I’ve ridden quite a few electric scooters and bikes of varying categories and they do vary enormously, especially the cheaper ones. Although they really have started to come on in the last couple of years.
The Super Soco CU is certainly capable. Jump on it, turn the key and let the electronics do their stuff then twist and go. It moves away smoothly on the throttle and is actually much nippier than any petrol 4-stroke fifty I’ve ridden and also quicker than quite most standard 2-stroke fifties. That acceleration is well worth having on a moped, it makes the difference between hugging the gutter trying to get up to speed and being able to hold your own confidently on the road. On the CU I was able to nip to the front of queuing traffic, as you’ll see on the video. Safe in the knowledge that I’d be able to get away quick enough without getting in anybody’s way. I was even happy to ride it on a section of dual carriageway. The scooter gets up to 30mph quite quickly and will maintain that speed. On the de-restricted version it’ll hit 39mph. Even on hills, it didn’t lose too much power.
As per usual whilst out riding electric machines I had a couple of people walk out in front of me, both of them on the phone, neither looking or listening properly. I was also chased by a dog, unfortunately not on camera. An electric scooter/car isn’t easy to hear. We maybe need to update the green cross code to make people more aware of looking properly, rather than relying on sound alone as many do.
My test ride took in some town and country riding and the local area is quite hilly which gave the scooter a chance to flex its muscles. Steeper gradients weren’t overly tough for the nimble machine, unlike some four stroke peds where you might as well push them up a hill.
The scooter’s narrow profile means it’s maybe not got as much weather protection as some scooters but it’s also no worse than the Zip and although the legshields aren’t overly wide they will still keep some of the wind and rain off the rider’s legs.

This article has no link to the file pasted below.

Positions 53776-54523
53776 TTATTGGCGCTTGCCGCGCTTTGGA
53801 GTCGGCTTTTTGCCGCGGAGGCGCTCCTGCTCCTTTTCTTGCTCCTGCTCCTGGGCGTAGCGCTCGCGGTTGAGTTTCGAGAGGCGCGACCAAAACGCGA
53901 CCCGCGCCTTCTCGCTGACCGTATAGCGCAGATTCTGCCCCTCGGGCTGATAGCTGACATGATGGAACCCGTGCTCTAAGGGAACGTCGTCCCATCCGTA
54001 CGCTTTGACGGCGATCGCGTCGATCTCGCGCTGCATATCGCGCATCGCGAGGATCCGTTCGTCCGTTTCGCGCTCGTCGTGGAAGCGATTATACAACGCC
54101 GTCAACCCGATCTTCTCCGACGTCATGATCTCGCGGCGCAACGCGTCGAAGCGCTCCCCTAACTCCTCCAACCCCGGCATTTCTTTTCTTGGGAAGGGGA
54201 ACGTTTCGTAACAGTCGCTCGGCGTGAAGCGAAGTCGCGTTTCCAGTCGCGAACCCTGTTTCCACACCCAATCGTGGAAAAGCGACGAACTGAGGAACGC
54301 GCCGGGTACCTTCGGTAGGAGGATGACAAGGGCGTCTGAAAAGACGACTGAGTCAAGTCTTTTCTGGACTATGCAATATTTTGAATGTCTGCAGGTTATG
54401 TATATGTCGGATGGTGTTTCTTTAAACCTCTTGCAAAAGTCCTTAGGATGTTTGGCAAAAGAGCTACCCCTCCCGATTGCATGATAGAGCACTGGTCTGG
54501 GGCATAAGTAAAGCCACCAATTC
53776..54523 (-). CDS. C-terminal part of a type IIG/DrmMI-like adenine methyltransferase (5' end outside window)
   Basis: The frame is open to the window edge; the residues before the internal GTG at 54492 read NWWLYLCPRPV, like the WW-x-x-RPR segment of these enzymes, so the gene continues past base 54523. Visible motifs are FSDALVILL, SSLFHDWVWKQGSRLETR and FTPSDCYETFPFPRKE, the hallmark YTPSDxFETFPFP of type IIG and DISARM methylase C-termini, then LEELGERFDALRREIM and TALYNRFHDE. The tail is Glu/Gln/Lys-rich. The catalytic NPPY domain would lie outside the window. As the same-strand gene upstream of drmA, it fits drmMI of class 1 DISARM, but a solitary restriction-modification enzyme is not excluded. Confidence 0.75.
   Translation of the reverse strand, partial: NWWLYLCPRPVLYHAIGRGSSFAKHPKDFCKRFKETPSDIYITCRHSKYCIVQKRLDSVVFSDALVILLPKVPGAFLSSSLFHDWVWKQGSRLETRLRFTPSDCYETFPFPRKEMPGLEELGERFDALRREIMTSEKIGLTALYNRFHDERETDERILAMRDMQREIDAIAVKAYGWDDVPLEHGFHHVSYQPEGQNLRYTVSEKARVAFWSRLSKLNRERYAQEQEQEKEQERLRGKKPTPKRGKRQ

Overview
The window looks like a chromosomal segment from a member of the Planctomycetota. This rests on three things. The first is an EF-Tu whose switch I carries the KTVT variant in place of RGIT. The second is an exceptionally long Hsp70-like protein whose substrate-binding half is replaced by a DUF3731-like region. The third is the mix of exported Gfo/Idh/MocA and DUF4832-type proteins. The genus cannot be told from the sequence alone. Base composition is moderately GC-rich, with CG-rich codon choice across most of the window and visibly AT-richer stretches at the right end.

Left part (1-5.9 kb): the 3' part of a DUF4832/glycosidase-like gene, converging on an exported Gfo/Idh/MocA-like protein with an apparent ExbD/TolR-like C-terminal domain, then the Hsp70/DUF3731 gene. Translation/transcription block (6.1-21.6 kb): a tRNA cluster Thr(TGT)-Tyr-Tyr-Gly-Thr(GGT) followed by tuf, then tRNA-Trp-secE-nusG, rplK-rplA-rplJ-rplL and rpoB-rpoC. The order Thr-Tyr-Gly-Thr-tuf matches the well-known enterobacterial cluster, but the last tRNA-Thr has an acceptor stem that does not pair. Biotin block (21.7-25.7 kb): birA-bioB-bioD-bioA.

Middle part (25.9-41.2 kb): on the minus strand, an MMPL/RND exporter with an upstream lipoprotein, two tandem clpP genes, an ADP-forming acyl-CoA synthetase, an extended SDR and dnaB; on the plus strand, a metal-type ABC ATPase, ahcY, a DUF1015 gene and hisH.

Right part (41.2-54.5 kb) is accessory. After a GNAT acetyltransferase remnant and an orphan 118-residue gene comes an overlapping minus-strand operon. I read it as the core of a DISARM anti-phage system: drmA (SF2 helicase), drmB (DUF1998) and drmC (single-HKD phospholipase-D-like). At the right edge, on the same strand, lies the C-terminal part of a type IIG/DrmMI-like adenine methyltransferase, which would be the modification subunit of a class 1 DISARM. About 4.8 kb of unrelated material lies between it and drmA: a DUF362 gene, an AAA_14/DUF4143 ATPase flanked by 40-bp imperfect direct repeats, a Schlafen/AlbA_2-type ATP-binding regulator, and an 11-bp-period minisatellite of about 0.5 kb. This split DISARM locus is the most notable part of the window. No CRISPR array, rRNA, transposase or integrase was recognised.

On a practical note, the scooter has very little storage space beneath the seat, thanks to the battery being stored in there. You’ll just about get your waterproofs on top of the battery, or you can shove them in the open storage pocket behind the legshields. A top box would probably be the first item on a commuters wish list.
The CU rides well, despite its fairly low price tag (low for an electric scooter for sure), with front and rear discs the braking isn’t bad and the suspension is good enough as well. It’s light, nimble and goes well.
Should I buy one?
I’m a petrol head and wouldn’t usually advocate buying an electric scooter over a petrol one but in this case, I’d make an exception. The ‘Plug-in’ grant makes this particular machine much closer on price to a moped. For just over two grand you’re getting a useful little scooter packed with modern tech, a decent motor, removable battery (for ease of charging it’s much better than needing an extension lead), a 40-mile range and virtually free running costs. Other than a yearly service, and replacing tyres/brake pads now and again an electric scooter is much less bother than a petrol scooter.
The Super Soco range can be found at various dealers around the country, the one we tested out was the demo machine at Midland Scooter Centre. Pop in and give it a try, you might just be impressed enough to buy one, or be tempted by one of the Super Soco electric bikes.
You can give MSC a call on: 0115 9392713, and tell them SLUK sent you.
Super Soco CU Specs
Electric Bosch hub motor
13oo watts (max power 2788 w)
|Recharge time||6-7 hours|
|Telescopic front forks|
Twin rear shock absorbers
90 x 90- 12”
Hydraulically operated discs
Website: Super Soco